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Student Cluster Competition team takes third place in Germany

A team of South African students has claimed third place at an international high performance computer competition in Frankfurt, Germany. The team of six, made up of Witwatersrand and Limpopo University undergraduate students were part of 12 teams from around the world who represented their countries in the prestigious supercomputing conference that took place from 25 to 27 June 2018. The team came third to two teams from China.

The competition consists of computer science and engineering students who showcase computing systems of their own design, adhere to strict power constraints and who must seek to achieve the highest performance across a series of standard high performance computing (HPC) benchmarks and applications.

South Africa has been participating in the international competition since 2013 and has won it in 2013, 2014 and 2016, coming second in 2015 and 2017 and is one of the few teams in the competition that is made-up of only undergraduate students and that sends different students each year.  During the competition, students build small HPC clusters on the exhibition floor from hardware provided by the Centre for High Performance Computing (CHPC), based at the CSIR, and its industrial partners.

The CHPC is an intervention by the Department of Science and Technology (DST), which is aimed at addressing the computational requirements of the wider scientific community in South Africa.

The South African team is made up of computer science and engineering students from Wits University: Meir Rosendorff, Joshua Bruton, Kimessha Paupamah, Katleho Mokoena, Nathan Michlo and Njabulo Sithole from the University of Limpopo.

“We are so excited to have been placed third in this competition, the competition was so tough, we were doing this for the first time but we managed to pull an ace,” said team members: Meir Rosendorff, Joshua Bruton and Kimessha Paupamah. They return to South Africa tomorrow evening and when asked what their plans for the remainder of their time in Germany were they said: “Now that the hard work is done, we plan to hire bicycles and cycle around Frankfurt and do touristy things”.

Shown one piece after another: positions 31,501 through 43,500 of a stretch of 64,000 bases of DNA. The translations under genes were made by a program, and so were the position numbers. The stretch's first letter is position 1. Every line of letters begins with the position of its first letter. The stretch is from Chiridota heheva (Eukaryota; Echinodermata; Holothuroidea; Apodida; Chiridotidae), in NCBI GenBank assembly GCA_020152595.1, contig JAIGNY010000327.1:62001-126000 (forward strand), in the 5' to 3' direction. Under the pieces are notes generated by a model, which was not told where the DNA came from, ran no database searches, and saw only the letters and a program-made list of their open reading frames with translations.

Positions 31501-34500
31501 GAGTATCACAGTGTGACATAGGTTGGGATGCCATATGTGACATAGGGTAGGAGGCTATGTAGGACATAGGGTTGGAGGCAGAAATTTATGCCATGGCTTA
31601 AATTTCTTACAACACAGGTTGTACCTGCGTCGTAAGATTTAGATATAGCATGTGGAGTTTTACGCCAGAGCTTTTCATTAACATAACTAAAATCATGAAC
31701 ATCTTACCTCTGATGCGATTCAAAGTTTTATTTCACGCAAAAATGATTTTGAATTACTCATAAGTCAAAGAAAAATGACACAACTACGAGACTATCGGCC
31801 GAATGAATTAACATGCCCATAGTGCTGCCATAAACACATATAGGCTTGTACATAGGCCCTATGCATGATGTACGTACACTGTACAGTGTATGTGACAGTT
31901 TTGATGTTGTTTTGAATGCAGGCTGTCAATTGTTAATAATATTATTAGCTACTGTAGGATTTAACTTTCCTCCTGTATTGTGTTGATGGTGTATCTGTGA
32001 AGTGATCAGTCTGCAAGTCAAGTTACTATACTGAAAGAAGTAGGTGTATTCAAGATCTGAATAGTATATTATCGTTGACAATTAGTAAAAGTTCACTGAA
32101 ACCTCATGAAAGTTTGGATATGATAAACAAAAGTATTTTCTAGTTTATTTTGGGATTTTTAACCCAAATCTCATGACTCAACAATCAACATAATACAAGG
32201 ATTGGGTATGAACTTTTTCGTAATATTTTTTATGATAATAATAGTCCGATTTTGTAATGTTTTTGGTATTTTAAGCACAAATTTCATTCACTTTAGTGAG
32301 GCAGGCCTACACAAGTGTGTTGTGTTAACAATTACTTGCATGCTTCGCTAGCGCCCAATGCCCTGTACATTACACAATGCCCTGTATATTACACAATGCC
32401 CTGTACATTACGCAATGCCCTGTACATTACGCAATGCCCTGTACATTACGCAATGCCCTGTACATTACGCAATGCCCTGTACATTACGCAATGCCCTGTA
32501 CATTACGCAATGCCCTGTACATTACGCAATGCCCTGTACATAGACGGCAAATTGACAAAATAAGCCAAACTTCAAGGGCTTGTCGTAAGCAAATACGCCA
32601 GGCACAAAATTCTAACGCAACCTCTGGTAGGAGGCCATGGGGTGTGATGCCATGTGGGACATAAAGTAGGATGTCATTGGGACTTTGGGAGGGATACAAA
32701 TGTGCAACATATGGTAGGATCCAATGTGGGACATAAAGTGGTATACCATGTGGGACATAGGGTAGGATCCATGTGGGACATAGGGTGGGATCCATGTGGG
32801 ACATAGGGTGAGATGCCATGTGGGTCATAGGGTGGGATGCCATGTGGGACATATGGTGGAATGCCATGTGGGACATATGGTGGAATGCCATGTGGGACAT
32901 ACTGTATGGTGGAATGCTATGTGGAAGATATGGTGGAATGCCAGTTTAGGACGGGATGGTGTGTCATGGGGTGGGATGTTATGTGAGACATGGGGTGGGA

First place went to Tsinghua University from China and second to Shanghai Tech University also from China.

The CHPC’s director, Dr Happy Sithole, is ecstatic about team South Africa’s performance. “This is a significant achievement from South Africa as we bring a new team each year, whilst other teams repeat members and other teams even use postgraduate students. We are trying to make sure that we grow the numbers of students who get this exposure to this field of HPC. For the past six years we have had 36 students who have performed well on the world stage,” he said.

South African team representatives were selected from 10 participating teams at the national competition run in December 2017 during the CHPC’s national conference. Team selection for the national competition takes place at the centre’s Winter School which is designed to impart critical knowledge for building a cluster and includes using Linux systems, the basic software stack of a cluster and considerations which should be taken into account when choosing hardware. Team selection concludes with an assignment which requires each team to build a prototype cluster in the Cloud.

South African team representatives have gone through extensive training since joining the running for the international competition that started with the CHPC Winter School in Stellenbosch. After the national round of the competition in Pretoria, the team then  travelled to the Texas Advanced Computing Centre in Austin, America where they were trained by well experienced administrators of supercomputing clusters on design and administration of supercomputers.

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